And, speaking of fundamentals, the Republicans also got into bed with the Christian fundamentalists, inviting the likes of Jerry Fawell and his Moral Majority into the fold (Southern Baptist Convention? Founded to defend slavery). The Gospel according to Fawell is that Jesus hates uppity women, science, and gay people, and that until these forces are eradicated from this nation that God will turn his back on it. He preached that America was founded by Christians as a Christian nation, despite all evidence to the contrary. And Christians, especially southern Christians, heeded the call of Fawell and those who followed him, and flocked to the Republican party in droves. As we saw in 2004, this powerful Values block delivered for the Republicans in a way that I hope woke the rest of the country up.

We can see the fruits of this unholy union. An illegal war of choice that many on the religious right see as a religious crusade. The destruction of the ideals upon which this country was founded. A movement to fight equal rights instead of advancing them. A culture of corruption and hate.

The Democrats, afraid to be who they are, have backed away from some of their ideals. They’ve gotten into bed with business interests in order to get money to be in politics. They are a tremendous disappointment on so many levels. But they did not get into bed with racists and religious fundamentalists. They would not have brought our country to the brink of losing everything we hold dear as a free and democratic people.

Even if the only difference between the two parties is that the Democrats are not the Republicans, that’s good enough for me this time. The Democrats do not live up to my expectations, but I now know that a Gore administration would not have been the same as the Bush regime.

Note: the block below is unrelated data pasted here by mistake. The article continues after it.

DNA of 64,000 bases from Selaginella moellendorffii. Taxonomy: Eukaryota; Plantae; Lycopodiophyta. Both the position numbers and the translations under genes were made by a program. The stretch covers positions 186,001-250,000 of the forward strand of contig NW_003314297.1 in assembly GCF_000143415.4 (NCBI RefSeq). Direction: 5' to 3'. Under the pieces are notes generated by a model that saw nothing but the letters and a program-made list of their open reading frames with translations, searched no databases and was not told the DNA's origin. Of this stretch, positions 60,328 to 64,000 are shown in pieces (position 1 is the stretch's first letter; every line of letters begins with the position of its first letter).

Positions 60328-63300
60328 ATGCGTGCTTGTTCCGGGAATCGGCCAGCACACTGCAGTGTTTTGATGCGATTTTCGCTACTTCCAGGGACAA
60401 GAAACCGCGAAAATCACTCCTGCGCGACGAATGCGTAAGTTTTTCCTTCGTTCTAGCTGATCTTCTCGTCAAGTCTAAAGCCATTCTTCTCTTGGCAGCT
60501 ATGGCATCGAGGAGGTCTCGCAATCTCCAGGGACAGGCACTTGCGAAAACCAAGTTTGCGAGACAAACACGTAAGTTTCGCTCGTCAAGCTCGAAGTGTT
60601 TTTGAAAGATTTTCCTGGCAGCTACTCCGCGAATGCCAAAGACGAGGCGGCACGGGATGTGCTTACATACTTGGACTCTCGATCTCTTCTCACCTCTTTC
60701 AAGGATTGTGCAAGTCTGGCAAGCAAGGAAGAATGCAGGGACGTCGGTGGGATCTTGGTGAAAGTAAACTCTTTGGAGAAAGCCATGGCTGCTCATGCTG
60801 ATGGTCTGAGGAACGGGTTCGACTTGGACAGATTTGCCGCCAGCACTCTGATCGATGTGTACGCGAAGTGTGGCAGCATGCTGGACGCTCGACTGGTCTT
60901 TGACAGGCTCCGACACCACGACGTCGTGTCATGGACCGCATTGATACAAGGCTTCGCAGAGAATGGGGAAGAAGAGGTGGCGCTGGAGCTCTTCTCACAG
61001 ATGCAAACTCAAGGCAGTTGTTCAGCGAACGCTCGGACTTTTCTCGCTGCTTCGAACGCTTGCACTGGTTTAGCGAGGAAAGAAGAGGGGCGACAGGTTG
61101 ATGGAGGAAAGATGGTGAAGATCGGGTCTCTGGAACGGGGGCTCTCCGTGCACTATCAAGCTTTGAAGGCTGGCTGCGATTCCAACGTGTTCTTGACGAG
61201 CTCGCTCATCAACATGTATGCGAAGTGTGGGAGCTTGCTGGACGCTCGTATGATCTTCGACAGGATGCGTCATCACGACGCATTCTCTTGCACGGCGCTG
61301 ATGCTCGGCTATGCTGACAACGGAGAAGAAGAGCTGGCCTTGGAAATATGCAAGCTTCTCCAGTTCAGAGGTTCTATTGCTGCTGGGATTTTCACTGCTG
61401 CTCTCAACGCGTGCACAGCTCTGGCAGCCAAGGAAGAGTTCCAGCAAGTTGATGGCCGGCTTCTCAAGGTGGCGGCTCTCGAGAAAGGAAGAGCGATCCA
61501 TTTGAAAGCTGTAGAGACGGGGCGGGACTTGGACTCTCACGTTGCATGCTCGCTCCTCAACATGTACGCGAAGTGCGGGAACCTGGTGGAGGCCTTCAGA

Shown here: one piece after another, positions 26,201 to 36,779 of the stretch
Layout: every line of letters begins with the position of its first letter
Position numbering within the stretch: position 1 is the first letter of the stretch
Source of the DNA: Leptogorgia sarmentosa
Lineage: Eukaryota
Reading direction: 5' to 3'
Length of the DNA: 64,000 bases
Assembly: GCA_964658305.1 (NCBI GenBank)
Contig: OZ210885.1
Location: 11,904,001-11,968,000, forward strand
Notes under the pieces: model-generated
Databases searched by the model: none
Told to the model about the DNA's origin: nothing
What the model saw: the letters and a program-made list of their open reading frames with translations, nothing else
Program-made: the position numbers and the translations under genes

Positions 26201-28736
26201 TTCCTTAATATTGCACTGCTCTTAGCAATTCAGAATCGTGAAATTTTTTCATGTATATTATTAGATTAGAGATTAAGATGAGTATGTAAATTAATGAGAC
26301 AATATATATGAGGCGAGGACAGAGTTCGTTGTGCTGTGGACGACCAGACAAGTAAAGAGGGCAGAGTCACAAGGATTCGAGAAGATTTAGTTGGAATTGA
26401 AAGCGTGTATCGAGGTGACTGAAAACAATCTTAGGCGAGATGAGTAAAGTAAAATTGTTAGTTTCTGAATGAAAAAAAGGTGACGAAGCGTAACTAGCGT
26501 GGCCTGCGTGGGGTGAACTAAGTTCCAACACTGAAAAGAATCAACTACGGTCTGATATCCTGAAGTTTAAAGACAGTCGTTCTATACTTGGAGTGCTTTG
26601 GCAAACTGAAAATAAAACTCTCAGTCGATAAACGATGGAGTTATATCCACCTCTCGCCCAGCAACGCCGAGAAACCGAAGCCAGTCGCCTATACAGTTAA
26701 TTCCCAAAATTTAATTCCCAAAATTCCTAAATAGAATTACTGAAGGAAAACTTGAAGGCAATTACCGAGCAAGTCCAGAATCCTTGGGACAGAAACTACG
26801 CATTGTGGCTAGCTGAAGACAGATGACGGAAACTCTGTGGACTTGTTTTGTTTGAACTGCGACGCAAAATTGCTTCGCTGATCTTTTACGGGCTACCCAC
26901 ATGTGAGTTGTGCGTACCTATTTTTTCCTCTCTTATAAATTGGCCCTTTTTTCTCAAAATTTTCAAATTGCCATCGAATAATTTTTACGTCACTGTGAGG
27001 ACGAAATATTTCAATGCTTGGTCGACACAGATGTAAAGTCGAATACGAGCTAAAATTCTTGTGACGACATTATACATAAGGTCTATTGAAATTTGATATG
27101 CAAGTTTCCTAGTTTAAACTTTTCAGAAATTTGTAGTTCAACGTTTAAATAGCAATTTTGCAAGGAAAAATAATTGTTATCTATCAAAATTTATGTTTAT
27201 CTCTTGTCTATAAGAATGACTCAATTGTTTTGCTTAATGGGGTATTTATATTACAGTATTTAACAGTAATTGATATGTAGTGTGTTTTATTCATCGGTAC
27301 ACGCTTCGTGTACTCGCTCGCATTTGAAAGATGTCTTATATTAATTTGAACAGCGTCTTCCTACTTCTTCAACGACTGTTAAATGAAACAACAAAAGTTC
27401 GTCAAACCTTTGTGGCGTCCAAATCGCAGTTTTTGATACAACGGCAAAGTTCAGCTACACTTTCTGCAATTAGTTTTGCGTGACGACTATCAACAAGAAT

I can’t take back my idealistic vote six years ago. But I can cast a better, wiser compromise vote this time. I’m voting for the Democrats.

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20 responses to “On Idealism and Compromise

  1. indeed…we all can cast a more idealist vote this time around. Glad to stand with you in voting against this administration.

  2. I think this vote in some ways is an idealistic vote. A vote against a threat to our ideals is a vote to uphold them.

  3. A ranty old tosser writes:

    While you’re currently disenfranchised, with no major party truly representing you, voting for wishy-washy over pure, cynical greed, racist and homophobic bigotry, misogynism, fundamentalist extremism, sickening hypocrisy, corruption and war crimes is still a good thing.
    Go for it.

    And James: Thanks for a great post. Though I’m afraid I agree with Anon. From outside, looking in, I can see a frightening amount of similarities with the rise of fascism in 1930s Germany.
    And, while not trying to offend your faith; outside the States, Christian fundamentalism is considered no less evil than Islamic fundamentalism. The millions of Christians who live by the beatitudes, and the millions of Muslims who believe in surrender to God’s will are being betrayed by vocal, violent and increasingly politically influential minorities.